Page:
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Exposed: Obama's Plan to Arm Taiwan

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The Obama Administration has informed the U.S. Congress of a proposed $1.8 billion arms package for Taiwan, according to Capitol Hill sources.

The arms package—which is more modest than previous such deals—includes a host of weapons that could blunt an amphibious invasion by the People’s Republic of China (PRC). But the restrained scale of the deal is likely an attempt to avoid incurring Beijing’s wrath. China regards Taiwan as a breakaway province since the two sides were separated during the Chinese civil war that ended in 1950. The United States—while recognizing only one China—is legally bound to defend the island in case of military action by the mainland.

“The U.S. obligation to provide Taiwan with the weapons it requires for self-defense should not be subject to political considerations, including undue concern about offending sensitives in Beijing,” said Rep. Randy Forbes (R-VA), chairman of the House Armed Services Seapower and Projection Forces subcommittee and co-chairman of the Congressional China Caucus. “Instead, the process should be regularized to ensure that Taiwan is receiving weapons essential to its national defense without years-long delays in these important sales. These sales, coupled with vigorous military-to-military exchanges between the U.S. and Taiwan, are essential to sustaining the military balance in the Asia-Pacific and upholding regional stability.”

The U.S. arms package being offered to Taiwan includes the following items, according to Congressional sources:

• Two of the four surplus Oliver Hazard Perry-class (FFG-7) frigates that Congress authorized by law for transfer to Taiwan a year ago. Together, the ships will cost Taiwan $190 million to acquire and refurbish.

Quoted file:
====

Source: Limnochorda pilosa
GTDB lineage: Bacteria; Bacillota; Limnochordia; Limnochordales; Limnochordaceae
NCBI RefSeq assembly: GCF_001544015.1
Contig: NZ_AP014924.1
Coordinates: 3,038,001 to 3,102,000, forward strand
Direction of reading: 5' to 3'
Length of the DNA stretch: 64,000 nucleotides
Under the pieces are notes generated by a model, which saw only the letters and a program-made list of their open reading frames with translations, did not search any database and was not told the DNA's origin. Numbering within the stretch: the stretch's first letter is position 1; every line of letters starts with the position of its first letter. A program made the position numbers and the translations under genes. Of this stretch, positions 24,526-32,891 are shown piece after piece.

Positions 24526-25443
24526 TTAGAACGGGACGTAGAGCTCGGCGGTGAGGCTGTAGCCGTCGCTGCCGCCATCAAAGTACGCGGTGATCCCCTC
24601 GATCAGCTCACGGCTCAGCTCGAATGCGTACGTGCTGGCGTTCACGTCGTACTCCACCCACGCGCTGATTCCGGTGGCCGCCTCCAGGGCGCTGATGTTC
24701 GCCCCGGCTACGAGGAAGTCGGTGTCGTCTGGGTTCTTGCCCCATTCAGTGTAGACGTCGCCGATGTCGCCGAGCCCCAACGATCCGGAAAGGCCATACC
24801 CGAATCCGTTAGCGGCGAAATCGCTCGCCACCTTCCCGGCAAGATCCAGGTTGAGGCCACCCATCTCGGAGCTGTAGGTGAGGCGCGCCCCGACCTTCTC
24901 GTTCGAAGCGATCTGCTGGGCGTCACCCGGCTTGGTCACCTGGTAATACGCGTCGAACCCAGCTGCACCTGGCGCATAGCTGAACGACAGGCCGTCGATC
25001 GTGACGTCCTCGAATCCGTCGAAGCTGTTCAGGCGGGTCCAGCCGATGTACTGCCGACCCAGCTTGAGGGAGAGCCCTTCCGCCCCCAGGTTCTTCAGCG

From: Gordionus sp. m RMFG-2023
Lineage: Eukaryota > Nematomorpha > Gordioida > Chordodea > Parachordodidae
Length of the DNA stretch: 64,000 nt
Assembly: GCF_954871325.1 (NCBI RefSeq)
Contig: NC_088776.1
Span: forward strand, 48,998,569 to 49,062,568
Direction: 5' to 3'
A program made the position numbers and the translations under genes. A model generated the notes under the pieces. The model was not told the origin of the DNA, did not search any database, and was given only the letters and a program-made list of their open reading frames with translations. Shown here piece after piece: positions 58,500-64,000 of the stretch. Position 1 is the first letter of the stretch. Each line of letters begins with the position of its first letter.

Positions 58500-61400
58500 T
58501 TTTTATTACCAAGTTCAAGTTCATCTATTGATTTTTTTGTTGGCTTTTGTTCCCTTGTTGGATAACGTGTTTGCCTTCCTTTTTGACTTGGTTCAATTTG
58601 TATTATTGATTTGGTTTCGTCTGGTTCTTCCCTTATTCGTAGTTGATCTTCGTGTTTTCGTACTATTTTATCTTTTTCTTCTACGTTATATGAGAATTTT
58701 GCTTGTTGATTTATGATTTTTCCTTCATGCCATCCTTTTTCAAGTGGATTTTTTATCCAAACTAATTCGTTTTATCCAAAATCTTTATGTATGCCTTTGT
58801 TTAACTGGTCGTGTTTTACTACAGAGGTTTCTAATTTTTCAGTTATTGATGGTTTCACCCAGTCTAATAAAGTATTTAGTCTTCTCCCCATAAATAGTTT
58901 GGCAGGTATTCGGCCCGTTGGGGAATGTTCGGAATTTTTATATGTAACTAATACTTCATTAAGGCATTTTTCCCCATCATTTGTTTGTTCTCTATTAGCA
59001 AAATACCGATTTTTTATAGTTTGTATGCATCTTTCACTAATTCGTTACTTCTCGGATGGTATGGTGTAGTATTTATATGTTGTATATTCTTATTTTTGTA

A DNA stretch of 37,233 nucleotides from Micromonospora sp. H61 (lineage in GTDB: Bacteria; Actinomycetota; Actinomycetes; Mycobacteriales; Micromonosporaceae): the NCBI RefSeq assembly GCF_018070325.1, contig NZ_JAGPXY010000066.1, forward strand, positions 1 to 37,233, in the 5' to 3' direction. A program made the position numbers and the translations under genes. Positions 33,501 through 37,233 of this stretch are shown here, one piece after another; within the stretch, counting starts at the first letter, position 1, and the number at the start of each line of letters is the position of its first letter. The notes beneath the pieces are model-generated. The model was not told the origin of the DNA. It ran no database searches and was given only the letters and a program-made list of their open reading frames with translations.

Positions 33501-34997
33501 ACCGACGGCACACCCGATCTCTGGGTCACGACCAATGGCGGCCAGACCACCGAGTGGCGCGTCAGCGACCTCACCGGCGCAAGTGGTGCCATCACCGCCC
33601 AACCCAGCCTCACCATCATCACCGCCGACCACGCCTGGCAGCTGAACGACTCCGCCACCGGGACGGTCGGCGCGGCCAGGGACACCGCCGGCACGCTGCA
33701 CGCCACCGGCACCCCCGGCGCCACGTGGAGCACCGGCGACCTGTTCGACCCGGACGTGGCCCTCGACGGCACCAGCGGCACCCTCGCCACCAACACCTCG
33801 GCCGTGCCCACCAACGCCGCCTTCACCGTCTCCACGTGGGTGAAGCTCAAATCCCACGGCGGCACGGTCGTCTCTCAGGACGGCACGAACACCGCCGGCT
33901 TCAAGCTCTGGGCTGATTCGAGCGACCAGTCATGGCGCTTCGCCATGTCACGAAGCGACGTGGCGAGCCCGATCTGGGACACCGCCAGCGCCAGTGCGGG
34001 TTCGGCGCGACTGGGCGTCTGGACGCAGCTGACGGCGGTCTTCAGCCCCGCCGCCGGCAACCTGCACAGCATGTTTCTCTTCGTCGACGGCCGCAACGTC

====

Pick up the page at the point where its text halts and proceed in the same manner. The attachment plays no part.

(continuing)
201 Javelin shoulder-fired anti-armor missiles for $77 million.

• 769 TOW 2B anti-armor missiles for $268 million.

• Thirty-six AAV-7 Amphibious Assault Vehicles for $375 million.

• Ten Link 11/Link 16 Communication systems for naval vessels for $120 million.

• Minesweepers for $108 million.

• Thirteen Phalanx ship defense systems for $416 million.

• 250 shoulder-fired STINGER anti-aircraft missiles for $217 million.

• No-cost lease of the Bilateral Network System—a communications link between U.S. Pacific Command and Taiwan’s military

The U.S. State Department couldn’t immediately comment on the prospective deal by press time. But the only big-ticket items in the package are the two frigates, which would boost some of Taiwan’s capabilities. The addition of the Javelins and TOW missiles would make life very difficult for Chinese armor while the Stingers would pose a serious threat to People’s Liberation Army rotary-wing assets and other low-flying aircraft. Meanwhile, the U.S.-provided networking hardware would improve coordination with the American forces in the region in the event of a war.

In all, the proposed arms package is far more modest than previous such deals—and the drop off comes as Chinese forces grow ever more capable. Indeed, no weapon included in the package would seriously even the balance of power across the Taiwan Strait, which has steadily tipped in Beijing’s favor in recent years.

The previous U.S. arms package included upgrades for Taiwan’s Lockheed Martin F-16 fighters to the latest standards, among other items. But that package also included a promise to supply new diesel-electric attack submarines—which the United States does not manufacture and, ultimately, those vessels were never delivered.

Dave Majumdar is the defense editor for The National Interest. You can follow him on Twitter: @davemajumdar.

Image: Flickr/U.S. Naval Force Central Command/U.S. Fifth Fleet.